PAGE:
In The Rose Maker, Eve Vernet (Catherine Frot, The Midwife) has devoted her life to creating glorious new rose hybrids — and, ideally for her reputation and her business' bank balance, winning awards for them as well. Her dad did the same, and she's carried on the family trade in the 15 years since his death, even though it's becoming increasingly harder in the face of big, slick outfits that have hundreds of workers, spit out new varieties with frequency and don't care about the longevity of their creations. Indeed, when she's beaten at a prestigious annual rose contest by Lamarzelle (Vincent Dedienne, A Good Man), the owner of one such competitor, Eve fears for her future. Vernet Roses is already struggling financially and can't afford workers, and sales are down. Then her long-standing assistant Véra (Olivia Côte, Antoinette in the Cévennes) comes up with the idea of obtaining help through a rehabilitation program, which sees ex-thief Fred (Manel Foulgoc, Poètes), 50-year-old Samir (Fatsah Bouyahmed, Invisibles) and the highly strung Nadège (Marie Petiot, Hippocrate) begin to learn the rose game. Eve is initially skeptical, but more than roses start blossoming as she enlists her new offsiders' assistance with creating a particular hybrid to win next year's prize. There isn't much in the way of narrative surprises here, but the screenplay co-written by Pinaud, fellow filmmaker Philippe Le Guay (Normandy Nude) and three other scribes smartly uses its familiar plot to interrogate the tiers of French society. And, not only the always-excellent Frot but also relative newcomer Foulgoc turn in textured and moving performances.



If you didn't know that Some Kind of Heaven was a documentary, you might think that it was a skit from I Think You Should Leave with Tim Robinson. The same kind of social awkwardness that makes the Netflix sketch comedy such an equally savage and hilarious watch is present in this factual look at the retirement community also dubbed "god's waiting room": The Villages, Florida, the world's largest master-planned, age-restricted locale of its kind, and home to more than 120,000 people. This is a place for folks aged over 55 to live in multiple senses of the world. Couples tend to move there, then sign up for some of the thousands of activities and clubs that get them out dancing, kayaking, cheerleading, swimming and more. If a resident happens to be on their own — usually after their partner's passing — they can get involved in the local singles club, too. Around since the early 80s, and also described as "Disney World for retirees", this community is meant to be a dream. It was specifically designed to resemble the kinds of small towns its inhabitants likely grew up in, right down to the shop-filled main street and the large town square, and locals aren't ever meant to want to leave. But as Some Kind of Heaven follows four folks who've made The Villages their home — including one ex-Californian import that's just squatting — it demonstrates the reality that lingers behind the busy facade and glossy sales pitch. Requiem for a Dream's Darren Aronofsky is one of the doco's producers and, while Mother!-style horrors never quite pop up, this isn't a portrait of bliss by any means.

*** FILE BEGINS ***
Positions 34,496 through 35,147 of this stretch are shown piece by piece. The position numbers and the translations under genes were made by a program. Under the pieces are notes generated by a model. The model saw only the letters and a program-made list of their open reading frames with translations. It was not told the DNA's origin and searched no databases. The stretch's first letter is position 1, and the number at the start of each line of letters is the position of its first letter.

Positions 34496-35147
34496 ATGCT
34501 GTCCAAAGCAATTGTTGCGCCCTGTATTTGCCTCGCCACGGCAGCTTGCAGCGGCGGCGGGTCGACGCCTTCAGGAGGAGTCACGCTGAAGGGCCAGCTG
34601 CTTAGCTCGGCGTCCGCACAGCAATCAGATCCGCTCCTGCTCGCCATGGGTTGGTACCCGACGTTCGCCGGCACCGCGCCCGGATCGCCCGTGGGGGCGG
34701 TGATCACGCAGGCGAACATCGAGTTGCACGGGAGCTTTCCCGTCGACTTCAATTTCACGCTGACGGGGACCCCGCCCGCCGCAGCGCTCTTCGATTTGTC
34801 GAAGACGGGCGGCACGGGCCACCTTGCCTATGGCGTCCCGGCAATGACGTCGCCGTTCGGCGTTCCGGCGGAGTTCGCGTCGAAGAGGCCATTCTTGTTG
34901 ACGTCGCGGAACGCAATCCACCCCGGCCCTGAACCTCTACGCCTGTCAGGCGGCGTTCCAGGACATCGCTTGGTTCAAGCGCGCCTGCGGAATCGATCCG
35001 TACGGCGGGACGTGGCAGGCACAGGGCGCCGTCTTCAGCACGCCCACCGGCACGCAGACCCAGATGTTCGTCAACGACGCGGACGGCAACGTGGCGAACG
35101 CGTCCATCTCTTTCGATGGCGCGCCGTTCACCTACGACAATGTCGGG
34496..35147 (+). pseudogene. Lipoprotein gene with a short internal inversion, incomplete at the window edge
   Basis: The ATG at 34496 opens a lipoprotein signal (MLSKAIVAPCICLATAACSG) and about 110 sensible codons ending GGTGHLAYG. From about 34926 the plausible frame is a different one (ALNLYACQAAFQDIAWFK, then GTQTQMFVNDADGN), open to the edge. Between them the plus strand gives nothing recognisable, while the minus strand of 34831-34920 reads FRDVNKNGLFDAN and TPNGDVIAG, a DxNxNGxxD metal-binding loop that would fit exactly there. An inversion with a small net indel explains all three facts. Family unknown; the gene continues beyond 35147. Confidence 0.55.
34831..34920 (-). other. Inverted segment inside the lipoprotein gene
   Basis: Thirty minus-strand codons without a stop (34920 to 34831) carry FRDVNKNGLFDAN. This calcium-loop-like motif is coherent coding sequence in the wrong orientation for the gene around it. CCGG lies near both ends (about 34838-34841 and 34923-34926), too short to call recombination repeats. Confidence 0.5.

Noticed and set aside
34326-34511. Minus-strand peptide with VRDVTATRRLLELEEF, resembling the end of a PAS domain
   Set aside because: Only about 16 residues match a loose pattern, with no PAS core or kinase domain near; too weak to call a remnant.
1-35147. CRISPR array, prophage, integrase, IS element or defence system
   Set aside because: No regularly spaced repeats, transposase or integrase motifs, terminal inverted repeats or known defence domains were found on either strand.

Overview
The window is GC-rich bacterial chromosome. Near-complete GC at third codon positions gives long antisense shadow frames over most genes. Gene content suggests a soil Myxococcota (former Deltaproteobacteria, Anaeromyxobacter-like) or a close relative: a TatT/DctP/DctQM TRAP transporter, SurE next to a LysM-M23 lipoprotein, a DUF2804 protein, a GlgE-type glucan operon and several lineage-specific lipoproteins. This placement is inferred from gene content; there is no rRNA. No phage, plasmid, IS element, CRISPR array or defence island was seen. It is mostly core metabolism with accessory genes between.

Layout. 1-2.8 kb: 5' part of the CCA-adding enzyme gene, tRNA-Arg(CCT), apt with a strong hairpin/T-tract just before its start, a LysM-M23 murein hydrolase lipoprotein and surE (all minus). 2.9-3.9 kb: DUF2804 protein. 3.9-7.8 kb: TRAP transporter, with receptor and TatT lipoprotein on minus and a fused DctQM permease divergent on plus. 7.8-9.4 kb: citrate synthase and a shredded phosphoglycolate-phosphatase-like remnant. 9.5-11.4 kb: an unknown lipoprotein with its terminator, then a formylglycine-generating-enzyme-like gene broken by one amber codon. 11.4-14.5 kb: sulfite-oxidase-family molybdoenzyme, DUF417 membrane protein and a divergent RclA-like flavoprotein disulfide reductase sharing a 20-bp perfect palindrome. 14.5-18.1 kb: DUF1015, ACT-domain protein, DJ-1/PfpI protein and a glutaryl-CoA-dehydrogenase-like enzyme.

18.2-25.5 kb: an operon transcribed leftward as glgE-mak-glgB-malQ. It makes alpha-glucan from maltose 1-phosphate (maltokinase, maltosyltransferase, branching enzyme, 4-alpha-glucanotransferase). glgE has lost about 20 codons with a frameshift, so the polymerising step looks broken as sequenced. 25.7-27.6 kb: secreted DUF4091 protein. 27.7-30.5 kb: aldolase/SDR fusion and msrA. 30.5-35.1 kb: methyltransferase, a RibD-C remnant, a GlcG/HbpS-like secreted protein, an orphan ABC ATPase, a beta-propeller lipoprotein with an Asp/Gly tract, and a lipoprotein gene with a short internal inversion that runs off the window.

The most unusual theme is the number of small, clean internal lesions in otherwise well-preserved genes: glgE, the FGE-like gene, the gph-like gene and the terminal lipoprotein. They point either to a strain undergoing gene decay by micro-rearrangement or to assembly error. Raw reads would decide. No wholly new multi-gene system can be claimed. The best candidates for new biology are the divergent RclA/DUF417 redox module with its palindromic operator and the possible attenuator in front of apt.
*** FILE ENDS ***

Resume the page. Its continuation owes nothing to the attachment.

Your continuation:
Many of The Villages' residents are clearly happy. In his first feature-lengthy documentary, filmmaker Lance Oppenheim trains his gaze at people who aren't likely to appear in any of the community's brochures, however. Every shot lensed by cinematographer David Bolen (1BR) and boxed into the film's square frame is scenic and striking — Some Kind of Heaven sports an exquisite eye for visual composition — but much of what the movie depicts feels like stepping into a surreal alternative realm. (In one sequence, the camera meets a room filled with women called Elaine, all of whom introduce themselves one after one — and it's a scene that could've come straight out of any one of David Lynch's visions of suburban horror.) Approaching their 47-year wedding anniversary, Reggie and Anne think they've found the place for them. That's what they're both saying, at least, but The Villages means different things for each of them. Reggie has used the move to embrace his love of drugs and doing whatever he wants, and Anne has once again been forced to stand by his side, including when he's sent to court and admonished for his rudeness while representing himself. Then there's Barbara, a widow from Boston who didn't ever plan to live in Florida alone. She still works full-time, a rarity among her fellow residents, and she yearns for the company she thinks a margarita-loving golf cart salesman might bring. Rounding out the interviewees is the sleazy Dennis, an 81-year-old living in his van until he can find an attractive and rich woman to marry. Some Kind of Heaven doesn't judge him, or anyone else in its frames, but it lets these stories speak volumes about a place positioned as a fantasy land and yet really just bringing out the chaotic teenager inside everyone.


If you're wondering what else is currently screening in cinemas — or has been lately — check out our rundown of new films released in Australia on March 4, March 11, March 18 and March 25; and April 1, April 8, April 15, April 22 and April 29; May 6, May 13, May 20 and May 27; June 3, June 10, June 17 and June 24; and July 1, July 8, July 15, July 22 and July 29.

You can also read our full reviews of a heap of recent movies, such as Chaos Walking, Raya and the Last Dragon, Max Richter's Sleep, Judas and the Black Messiah, Girls Can't Surf, French Exit, Saint Maud, Godzilla vs Kong, The Painter and the Thief, Nobody, The Father, Willy's Wonderland, Collective, Voyagers, Gunda, Supernova, The Dissident, The United States vs Billie Holiday, First Cow, Wrath of Man, Locked Down, The Perfect Candidate, Those Who Wish Me Dead, Spiral: From the Book of Saw, Ema, A Quiet Place Part II, Cruella, My Name Is Gulpilil, Lapsis, The Conjuring: The Devil Made Me Do It, Fast and Furious 9, Valerie Taylor: Playing with Sharks, In the Heights, Herself, Little Joe, Black Widow, The Sparks Brothers, Nine Days, Gunpowder Milkshake, Space Jam: A New Legacy, Old and Jungle Cruise.

Published on August 05, 2021 by Sarah Ward